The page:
When the air conditioning goes, the world stops. Priorities are rearranged. Nothing else matters except getting the heat-and-air guy out to the house, pronto. If it’s 11 p.m., doesn’t matter. If the service call is double the money, fine. Just fix the air.

We’ve become a little soft. We think we can’t live without iPhones and garage-door openers and GPS’s, although we could, if we had to. But air-conditioning? We can’t live without air-conditioning. Our bodies aren’t built for it. Our houses aren’t built for it. Our world stops when our temperatures go up.

Who knew we’d need LeBron James to remind us of that?

 

Here’s what else I saw out of Game 1:

* OK, anyone ready to argue that the Heat isn’t weak inside? Tim Duncan: 21 points on 9-of-10 shooting, virtually all of those shots coming from right at the basket. Tiago Splitter: 14 points on 5-of-6 shooting. Nothing farther than two feet away.

The Spurs’ two big men combined to make 14 of 16 shots and score 35 points. The Spurs kept dumping the ball down low, sometimes to their detriment, because it resulted in a few of their ridiculous 22 turnovers.

But there was a reason the Spurs kept it up. There was gold in them thar hills.

* Miami, meet Manu Ginobili. In the 2013 Finals, Manu averaged 11.6 points a game but shot just 25 percent from 3-point range and committed 3.1 turnovers per game. Thursday night, Ginobili did to the Heat what he did to the Thunder – made life miserable, long before the temperatures rose to 90. Ginobili finished with 16 points on 5-of-10 shooting, with 11 assists, five rebounds and three steals.

* The Heat’s big four of LeBron (25 points), Dwyane Wade (19 points), Chris Bosh (18 points) and Ray Allen (16 points) combined for 78 points. The rest of the squad scored 17. Not exactly the Thunder in Game 6 of the West finals, when four Boomers combined for 102 of 107 points, but in the neighborhood.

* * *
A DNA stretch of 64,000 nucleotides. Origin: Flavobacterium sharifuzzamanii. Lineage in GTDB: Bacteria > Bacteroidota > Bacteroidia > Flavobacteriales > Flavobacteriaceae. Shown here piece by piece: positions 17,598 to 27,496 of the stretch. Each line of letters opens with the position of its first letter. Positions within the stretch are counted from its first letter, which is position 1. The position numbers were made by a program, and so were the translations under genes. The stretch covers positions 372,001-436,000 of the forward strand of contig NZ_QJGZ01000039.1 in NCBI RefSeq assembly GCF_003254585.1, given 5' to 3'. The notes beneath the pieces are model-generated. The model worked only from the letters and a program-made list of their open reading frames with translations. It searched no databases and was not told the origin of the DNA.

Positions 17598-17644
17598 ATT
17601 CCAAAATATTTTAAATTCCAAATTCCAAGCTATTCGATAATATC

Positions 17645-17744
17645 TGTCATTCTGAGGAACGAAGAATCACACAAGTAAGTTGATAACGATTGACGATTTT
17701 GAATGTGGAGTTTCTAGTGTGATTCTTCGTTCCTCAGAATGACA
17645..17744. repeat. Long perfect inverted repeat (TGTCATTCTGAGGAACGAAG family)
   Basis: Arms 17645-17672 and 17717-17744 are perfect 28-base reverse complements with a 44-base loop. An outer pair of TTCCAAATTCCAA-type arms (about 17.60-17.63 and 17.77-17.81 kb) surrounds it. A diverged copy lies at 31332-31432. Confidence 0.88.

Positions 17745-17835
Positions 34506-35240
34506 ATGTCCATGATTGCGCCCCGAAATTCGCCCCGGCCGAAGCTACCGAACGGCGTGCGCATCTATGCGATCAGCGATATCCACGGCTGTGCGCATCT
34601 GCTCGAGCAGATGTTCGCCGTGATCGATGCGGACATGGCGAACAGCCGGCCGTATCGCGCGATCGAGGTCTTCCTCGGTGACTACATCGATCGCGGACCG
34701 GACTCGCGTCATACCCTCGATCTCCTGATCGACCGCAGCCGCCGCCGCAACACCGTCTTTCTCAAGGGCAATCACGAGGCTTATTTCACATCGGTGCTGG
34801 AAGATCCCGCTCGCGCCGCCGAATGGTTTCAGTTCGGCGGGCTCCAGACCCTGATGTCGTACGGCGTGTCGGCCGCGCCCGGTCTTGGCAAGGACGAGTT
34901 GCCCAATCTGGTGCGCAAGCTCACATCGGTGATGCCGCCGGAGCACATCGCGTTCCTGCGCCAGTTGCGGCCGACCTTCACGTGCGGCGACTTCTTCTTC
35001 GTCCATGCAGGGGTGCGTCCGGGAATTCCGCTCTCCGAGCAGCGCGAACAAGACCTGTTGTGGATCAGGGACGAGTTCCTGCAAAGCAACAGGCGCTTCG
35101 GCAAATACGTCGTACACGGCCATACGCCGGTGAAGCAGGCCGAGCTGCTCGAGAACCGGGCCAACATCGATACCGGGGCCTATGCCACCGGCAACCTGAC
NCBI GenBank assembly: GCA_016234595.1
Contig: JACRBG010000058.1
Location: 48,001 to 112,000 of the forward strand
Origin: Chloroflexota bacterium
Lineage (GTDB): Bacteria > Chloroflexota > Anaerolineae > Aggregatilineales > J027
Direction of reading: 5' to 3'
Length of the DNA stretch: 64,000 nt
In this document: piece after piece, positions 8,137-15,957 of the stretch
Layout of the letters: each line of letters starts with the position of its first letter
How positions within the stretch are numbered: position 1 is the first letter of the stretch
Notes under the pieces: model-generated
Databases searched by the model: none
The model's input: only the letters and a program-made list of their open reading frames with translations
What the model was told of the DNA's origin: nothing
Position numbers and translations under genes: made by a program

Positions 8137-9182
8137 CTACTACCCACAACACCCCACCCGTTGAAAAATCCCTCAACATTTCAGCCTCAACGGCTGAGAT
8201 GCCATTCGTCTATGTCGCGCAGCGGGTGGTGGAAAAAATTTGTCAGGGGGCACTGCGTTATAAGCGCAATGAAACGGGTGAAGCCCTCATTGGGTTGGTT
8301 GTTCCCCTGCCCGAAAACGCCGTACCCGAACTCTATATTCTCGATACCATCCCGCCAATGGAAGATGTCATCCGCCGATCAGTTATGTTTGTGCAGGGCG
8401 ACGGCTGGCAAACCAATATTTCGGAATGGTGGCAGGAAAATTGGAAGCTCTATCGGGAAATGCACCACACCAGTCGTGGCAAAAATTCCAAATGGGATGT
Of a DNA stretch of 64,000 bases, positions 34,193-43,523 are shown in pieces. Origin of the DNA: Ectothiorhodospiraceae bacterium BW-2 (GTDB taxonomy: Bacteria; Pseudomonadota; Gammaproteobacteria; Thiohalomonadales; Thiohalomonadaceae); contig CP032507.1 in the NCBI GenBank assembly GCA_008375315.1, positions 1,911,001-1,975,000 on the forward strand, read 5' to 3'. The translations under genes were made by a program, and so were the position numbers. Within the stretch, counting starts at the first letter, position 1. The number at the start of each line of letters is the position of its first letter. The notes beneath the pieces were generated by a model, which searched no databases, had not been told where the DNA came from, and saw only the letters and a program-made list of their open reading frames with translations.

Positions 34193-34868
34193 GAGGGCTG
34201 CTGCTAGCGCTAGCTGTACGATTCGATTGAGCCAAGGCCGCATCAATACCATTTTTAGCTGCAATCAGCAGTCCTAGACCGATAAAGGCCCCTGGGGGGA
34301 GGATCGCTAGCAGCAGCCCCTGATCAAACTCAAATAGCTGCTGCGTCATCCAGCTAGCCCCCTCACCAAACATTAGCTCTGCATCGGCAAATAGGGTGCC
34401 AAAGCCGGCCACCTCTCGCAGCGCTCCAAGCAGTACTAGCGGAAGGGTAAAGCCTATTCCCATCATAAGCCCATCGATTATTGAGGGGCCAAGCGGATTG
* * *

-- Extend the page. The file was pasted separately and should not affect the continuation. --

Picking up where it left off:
* Boris Diaw made just one of five shots. And had a plus-30. In his 33 minutes on the court, the Spurs outscored Miami by 30 points. Diaw had 10 rebounds, six assists and some solid defense on LeBron, who was largely hounded by Kawhi Leonard but not always.

* The Spurs got some fourth quarter spark from Leonard and Danny Green. But until then, both were zeroes offensively. Neither scored until the fourth quarter, other than two Green foul shots. Green finished with 13 points and made three big 3-pointers in the final period. Leonard scored nine points and took just five shots.

* The Spurs got some great play off the bench from Patty Mills (seven points, 3-of-5 shooting) and Marco Belinelli (nine points, 2-of-3 shooting).

* San Antonio made 14 of 16 fourth-quarter shots and finished 40 of 68 for the game, 58.8 percent. That’s the kind of ridiculous numbers the Spurs put up in a variety of ways against OKC. Good to see the Heat get the same treatment.

by Berry Tramel
Columnist
Berry Tramel, a lifelong Oklahoman, sports fan and newspaper reader, joined The Oklahoman in 1991 and has served as beat writer, assistant sports editor, sports editor and columnist. Tramel grew up reading four daily newspapers — The Oklahoman,...